"Figures often beguile me, particularly when I have the arranging of them myself; in which case the remark attributed to Disraeli would often apply with justice and force: "There are three kinds of lies: lies, damned lies and statistics."
- Mark Twain
I love statistics. Understandably, this makes me quite popular with the ladies. It also means I have no friends. But dammit, if loving statistics is wrong, then I don't want to be within three standard deviations of right.
In college, I took a stats course that focused on, get this, understanding how statistics works. Radical, I know. I never had to memorize any formulas or equations, and tests were open-note. This may sound like I went to school in Alabama, but I assure you, my memory and my diploma tell me I went to U.C. Irvine.
The course was invaluable. I learned the "how" of lying with statistics. I gained the ability to, at a glance, determine what flaws there might be in a particular application of statistics in the construction of an argument. In keeping with the random, bite-sized chinks of knowledge I'm trying to share with the denizens of the intertoobs who pass through here, I'll discuss one concept that came up the other day, one that I believe is essential to grasp: the difference between "mean" and "median."
"Average" is a red-flag word to a stats geek like me. "Mean" is the term we most often associate with the term "average." Mean is calculated by adding up all the data points (numbers) and dividing by the number of data points. For my example, I'll use made-up incomes of made-up people. I chose this because the misuse of averages that inspired this post came up in the context of trying to figure out what people in this country make, income-wise.
So, take five hypothetical persons. They make, in gross annual income, $25,000; $35,000, $55,000, $100,000; and $1,000,000. That last figure, as always to be said like this:
Their mean income is $243,000 (add up the numbers and divide by five).
Under certain circumstances, it is much more useful to understand what the "median" income is. Median is the middle number, when all number are lined up in order. So, in my example above (which is conveniently laid out in order already), the median is $55,000*. This means that for every income above that number, there is one below it. This shows us something about the distribution of income that is different from the "average" (mean).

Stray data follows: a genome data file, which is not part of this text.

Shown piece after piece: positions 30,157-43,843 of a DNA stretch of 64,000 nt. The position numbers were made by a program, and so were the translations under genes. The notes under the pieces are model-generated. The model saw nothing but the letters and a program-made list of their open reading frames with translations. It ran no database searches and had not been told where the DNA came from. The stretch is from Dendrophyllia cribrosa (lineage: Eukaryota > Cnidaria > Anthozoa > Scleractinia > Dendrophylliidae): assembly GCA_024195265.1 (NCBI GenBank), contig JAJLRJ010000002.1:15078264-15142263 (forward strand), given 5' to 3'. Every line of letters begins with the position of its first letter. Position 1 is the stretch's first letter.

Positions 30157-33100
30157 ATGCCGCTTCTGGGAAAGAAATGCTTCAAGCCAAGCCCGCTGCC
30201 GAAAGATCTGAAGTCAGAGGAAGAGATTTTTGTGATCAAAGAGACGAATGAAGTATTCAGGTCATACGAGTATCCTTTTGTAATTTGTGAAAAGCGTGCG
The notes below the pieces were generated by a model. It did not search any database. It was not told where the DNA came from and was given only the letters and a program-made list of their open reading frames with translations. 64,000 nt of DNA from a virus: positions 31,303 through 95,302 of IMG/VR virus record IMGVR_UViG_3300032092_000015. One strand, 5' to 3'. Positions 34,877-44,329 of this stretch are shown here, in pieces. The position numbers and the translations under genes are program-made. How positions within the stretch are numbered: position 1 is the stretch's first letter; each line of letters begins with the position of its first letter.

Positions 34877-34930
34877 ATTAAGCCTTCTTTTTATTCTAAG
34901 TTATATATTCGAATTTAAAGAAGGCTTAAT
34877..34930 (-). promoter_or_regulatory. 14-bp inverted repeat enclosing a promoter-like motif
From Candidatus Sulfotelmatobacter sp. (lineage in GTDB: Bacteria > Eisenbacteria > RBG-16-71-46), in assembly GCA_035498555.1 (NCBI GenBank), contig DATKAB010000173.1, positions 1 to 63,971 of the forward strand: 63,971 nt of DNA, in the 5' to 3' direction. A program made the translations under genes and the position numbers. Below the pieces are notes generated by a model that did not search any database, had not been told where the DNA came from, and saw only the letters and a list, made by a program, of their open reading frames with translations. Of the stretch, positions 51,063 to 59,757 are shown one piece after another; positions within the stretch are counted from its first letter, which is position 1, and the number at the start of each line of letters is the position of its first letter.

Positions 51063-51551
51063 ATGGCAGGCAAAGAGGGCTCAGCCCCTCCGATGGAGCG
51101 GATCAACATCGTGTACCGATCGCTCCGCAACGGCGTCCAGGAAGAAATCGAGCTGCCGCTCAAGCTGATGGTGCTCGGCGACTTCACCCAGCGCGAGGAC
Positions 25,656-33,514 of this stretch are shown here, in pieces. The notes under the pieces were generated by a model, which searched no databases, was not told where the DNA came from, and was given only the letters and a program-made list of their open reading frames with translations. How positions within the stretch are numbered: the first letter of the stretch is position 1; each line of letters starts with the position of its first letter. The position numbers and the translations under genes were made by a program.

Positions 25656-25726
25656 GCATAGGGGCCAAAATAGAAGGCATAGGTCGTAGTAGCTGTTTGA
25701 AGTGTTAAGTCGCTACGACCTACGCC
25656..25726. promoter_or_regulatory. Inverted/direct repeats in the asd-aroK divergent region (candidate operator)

There is also another term, "mode." This refers to the most frequent data point. In the set 1,2,3,3,3,4,5,5,6,7, the mode is 3. It isn't terribly useful in everyday thinking about stats, I have found.
To highlight the significance of the difference between median and mean, let's add two new people to our hypothetical. One makes $50,000, the other $500,000. The new mean income is $252,142.86 (rounding up to the penny). The new median? Trick question: It isn't new, it is still $55,000. So now answer this question: Did incomes rise? Well, "average" income did, based on the mean. But we still have as many people making less than $55,000 than making more. Try adding a multi-millionaire the the list, but add 15 new people making minimum wage ($14,500, if you use the Federal minimum of $7.25/hr, for 8 hour days, 5 days a week for 50 weeks a year). See what happens to the mean and median, and you'll begin to see that when people talk about the average income in this country, mean and median make a world of difference.
Bonus fact: 2009 median household income in the United States was $49,777. I couldn't find the mean, because it is widely acknowledged to be practically useless. Given that there were 403 billionaires in the United States in 2009, I can assure you the mean would be higher than $49,777.
* To calculate the median in a set of even numbers, just take the mean of the two middle numbers, like this:
The middle two in the set 1,2,3,4,5,6 are 3 and 4. Add 3+4, then divide by 2 and you get a median of 3.5.
This article made me think of The Black Swan by Nassim Nicolas Taleb. It's not one-hundred percent related, but it does address the egregious misuse of statistics in finance, economics, and life in general. He makes an interesting case for the incorrect applications of the bell-curve and other such statistical phenomena and then takes it way past a logical conclusion. I still think it was interesting and worth reading...
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